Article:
Sepaton Swigs $23.5M

Startup specializing in disk backup that looks like tape seeks sales expansion

March 19, 2004

3 Min Read
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Virtual tape startup Sepaton Inc. next week will announce a $23.5 million Series D funding round, with which CEO Mike Worhach plans to expand sales.

The round is Sepaton's fifth and is led by Menlo Ventures, with participation from new investor Valhalla Partners and previous investor Jerusalem Venture Partners (JVP). Sepaton has raised $53.6 million over four funding rounds.

Sepaton's backers are apparently impressed by the traction the Southborough, Mass.-based company has made since launching its first enterprise disk backup library and changing its name from SANgate Systems in December 2003.

The name Sepaton is no tapes” spelled backwards (see Sepaton's Got Virtual Tape and SANgate Tries Again), a reference to what Sepaton calls its virtual tape approach, which uses software to emulate tape libraries and formats so customers can perform backup-and-restore on disk the same way they are using tape now.

But Sepaton may justly be called Selason (“no sales”) outside of New England, where nearly all of the startup's 20 customers are based. CEO Worhach wants to use the new money to change that by adding sales staff in Atlanta, New York, and Chicago, and on the West Coast. He expects Sepaton to add 13 people by the end of June, bringing its headcount to 45. In addition, there will be some engineering help as well: Some of the new additions will be application developers in the company’s headquarters.Sepaton’s board of directors also is expanding, with the addition of Pravin Vazirani of Menlo Ventures and Hooks Johnston of Valhalla Partners. VC firm JVP already has two seats. At six total, the board now is twice the size it was before Egenera Inc. CEO Robert Dutkowsky became a director in February (see Former EMC Exec Joins Sepaton).

The board's collective goal is to take Sepaton to the next level. “We don’t plan to go back for more money,” Worhach says. “Talking to the board, the expectation is to manage us to an IPO, but if another opportunity comes along, we’ll look at that.”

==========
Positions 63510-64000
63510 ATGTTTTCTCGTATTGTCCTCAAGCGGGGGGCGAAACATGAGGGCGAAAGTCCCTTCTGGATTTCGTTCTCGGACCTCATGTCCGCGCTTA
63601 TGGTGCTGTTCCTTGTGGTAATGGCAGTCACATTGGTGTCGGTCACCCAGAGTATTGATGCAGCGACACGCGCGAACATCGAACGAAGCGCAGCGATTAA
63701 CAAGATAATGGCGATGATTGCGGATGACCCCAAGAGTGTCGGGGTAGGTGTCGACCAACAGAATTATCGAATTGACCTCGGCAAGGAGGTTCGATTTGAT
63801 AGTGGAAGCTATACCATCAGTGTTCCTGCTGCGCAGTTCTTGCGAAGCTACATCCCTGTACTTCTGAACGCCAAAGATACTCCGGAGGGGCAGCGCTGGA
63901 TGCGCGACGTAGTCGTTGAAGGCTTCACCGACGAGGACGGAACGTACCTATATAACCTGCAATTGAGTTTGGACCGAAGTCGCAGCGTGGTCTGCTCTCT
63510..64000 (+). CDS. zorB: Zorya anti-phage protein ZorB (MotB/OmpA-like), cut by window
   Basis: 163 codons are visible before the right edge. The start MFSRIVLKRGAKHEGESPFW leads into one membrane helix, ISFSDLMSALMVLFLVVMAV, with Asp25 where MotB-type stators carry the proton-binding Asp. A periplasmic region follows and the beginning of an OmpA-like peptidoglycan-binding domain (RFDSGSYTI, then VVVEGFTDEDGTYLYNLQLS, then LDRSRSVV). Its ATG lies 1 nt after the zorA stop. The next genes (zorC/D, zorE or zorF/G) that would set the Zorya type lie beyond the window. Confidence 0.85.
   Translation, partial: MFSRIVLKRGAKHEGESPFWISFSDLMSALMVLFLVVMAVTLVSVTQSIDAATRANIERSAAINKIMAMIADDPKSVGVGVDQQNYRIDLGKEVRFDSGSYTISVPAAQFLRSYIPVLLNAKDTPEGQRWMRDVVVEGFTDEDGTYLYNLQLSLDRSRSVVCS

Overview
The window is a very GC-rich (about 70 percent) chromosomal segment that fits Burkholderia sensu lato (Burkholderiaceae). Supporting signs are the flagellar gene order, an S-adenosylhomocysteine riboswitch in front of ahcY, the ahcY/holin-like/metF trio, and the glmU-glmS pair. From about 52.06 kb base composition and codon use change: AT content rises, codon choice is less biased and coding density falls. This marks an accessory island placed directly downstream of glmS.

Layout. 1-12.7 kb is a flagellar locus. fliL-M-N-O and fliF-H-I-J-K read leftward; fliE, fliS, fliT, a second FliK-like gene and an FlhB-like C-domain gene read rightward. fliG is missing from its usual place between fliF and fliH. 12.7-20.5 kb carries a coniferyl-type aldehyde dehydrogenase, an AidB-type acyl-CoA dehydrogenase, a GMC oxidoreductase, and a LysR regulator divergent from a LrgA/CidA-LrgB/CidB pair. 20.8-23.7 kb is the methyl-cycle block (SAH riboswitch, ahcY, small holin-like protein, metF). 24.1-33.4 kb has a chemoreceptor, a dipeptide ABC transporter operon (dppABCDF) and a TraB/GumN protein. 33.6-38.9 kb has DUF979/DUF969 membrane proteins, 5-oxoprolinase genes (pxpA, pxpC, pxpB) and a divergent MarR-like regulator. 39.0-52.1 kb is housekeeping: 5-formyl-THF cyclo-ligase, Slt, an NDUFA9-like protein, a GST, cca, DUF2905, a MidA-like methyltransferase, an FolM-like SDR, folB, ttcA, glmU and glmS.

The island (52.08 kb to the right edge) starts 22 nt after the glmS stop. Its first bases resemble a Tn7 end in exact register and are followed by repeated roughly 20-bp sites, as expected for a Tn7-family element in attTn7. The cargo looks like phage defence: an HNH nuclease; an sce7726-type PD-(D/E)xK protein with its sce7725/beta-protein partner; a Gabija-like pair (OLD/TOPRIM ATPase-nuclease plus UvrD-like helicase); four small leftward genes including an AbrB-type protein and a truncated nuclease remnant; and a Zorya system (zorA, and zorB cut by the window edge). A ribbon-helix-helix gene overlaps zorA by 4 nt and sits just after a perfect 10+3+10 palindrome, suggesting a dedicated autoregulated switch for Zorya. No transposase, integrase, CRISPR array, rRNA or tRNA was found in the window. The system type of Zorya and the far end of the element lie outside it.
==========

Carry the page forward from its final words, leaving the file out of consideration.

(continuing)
Worhach says he hopes Sepaton will be profitable by mid-2005. Early customers include Harvard University, Northeastern University, and Waltham, Mass.-based biotechnology company Beyond Genomics (see Beyond Genomics Deploys Sepaton ). Worhach anticipates having more customers to announce soon -- as 10 are evaluating Sepaton’s enterprise virtual tape library system. What's more, the company plans to add a new drawing card in the form of a departmental appliance that scales in capacity from 3 terabytes to 6 terabytes.

Sepaton hardly has the virtual tape space to itself, though. Leading tape vendors Storage Technology Corp. (StorageTek) (NYSE: STK), Advanced Digital Information Corp. (Nasdaq: ADIC), and Quantum Corp. (NYSE: DSS) now offer disk backup products (see StorageTek Outlines ILM Roadmap, ADIC Banks on Disk and Quantum Upgrades Disk-Backup System). So do a host of startups (see MaXXan Unveils New Virtual Tape Systems, Copan Takes Aim at Tape, and ATA Is Where It's AT).

Vazirani of Menlo Ventures says Sepaton's edge is in its software and open architecture. "I definitely think it has the potential to go public," he says. "The disk-to-disk market with SATA technology is hitting the market with full force, and it's just at the beginiing. Sepaton's box is content-aware. It's not just a dumb box that you stuff with data. You can continue to add value thorugh software."Now the pressure is on Sepaton to live up to that expectation. Melborpon!

— Dave Raffo, Senior Editor, Byte and Switch

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